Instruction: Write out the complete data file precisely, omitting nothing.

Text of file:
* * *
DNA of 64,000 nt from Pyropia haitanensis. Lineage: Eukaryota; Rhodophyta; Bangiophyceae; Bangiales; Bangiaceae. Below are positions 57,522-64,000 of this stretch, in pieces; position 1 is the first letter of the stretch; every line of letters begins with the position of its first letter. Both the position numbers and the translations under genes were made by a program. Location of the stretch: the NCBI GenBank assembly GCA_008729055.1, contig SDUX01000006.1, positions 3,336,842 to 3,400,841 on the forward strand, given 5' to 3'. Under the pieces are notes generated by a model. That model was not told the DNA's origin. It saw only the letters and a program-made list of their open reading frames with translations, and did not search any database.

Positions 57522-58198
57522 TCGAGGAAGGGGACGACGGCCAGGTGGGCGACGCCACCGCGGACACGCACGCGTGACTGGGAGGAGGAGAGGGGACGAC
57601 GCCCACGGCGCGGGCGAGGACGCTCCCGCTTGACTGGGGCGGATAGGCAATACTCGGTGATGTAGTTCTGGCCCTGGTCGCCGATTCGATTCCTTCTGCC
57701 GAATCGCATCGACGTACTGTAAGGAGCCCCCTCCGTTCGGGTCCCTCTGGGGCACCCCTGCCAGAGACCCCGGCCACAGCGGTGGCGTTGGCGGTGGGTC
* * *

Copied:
DNA of 64,000 nt from Pyropia haitanensis. Lineage: Eukaryota; Rhodophyta; Bangiophyceae; Bangiales; Bangiaceae. Below are positions 57,522-64,000 of this stretch, in pieces; position 1 is the first letter of the stretch; every line of letters begins with the position of its first letter. Both the position numbers and the translations under genes were made by a program. Location of the stretch: the NCBI GenBank assembly GCA_008729055.1, contig SDUX01000006.1, positions 3,336,842 to 3,400,841 on the forward strand, given 5' to 3'. Under the pieces are notes generated by a model. That model was not told the DNA's origin. It saw only the letters and a program-made list of their open reading frames with translations, and did not search any database.

Positions 57522-58198
57522 TCGAGGAAGGGGACGACGGCCAGGTGGGCGACGCCACCGCGGACACGCACGCGTGACTGGGAGGAGGAGAGGGGACGAC
57601 GCCCACGGCGCGGGCGAGGACGCTCCCGCTTGACTGGGGCGGATAGGCAATACTCGGTGATGTAGTTCTGGCCCTGGTCGCCGATTCGATTCCTTCTGCC
57701 GAATCGCATCGACGTACTGTAAGGAGCCCCCTCCGTTCGGGTCCCTCTGGGGCACCCCTGCCAGAGACCCCGGCCACAGCGGTGGCGTTGGCGGTGGGTC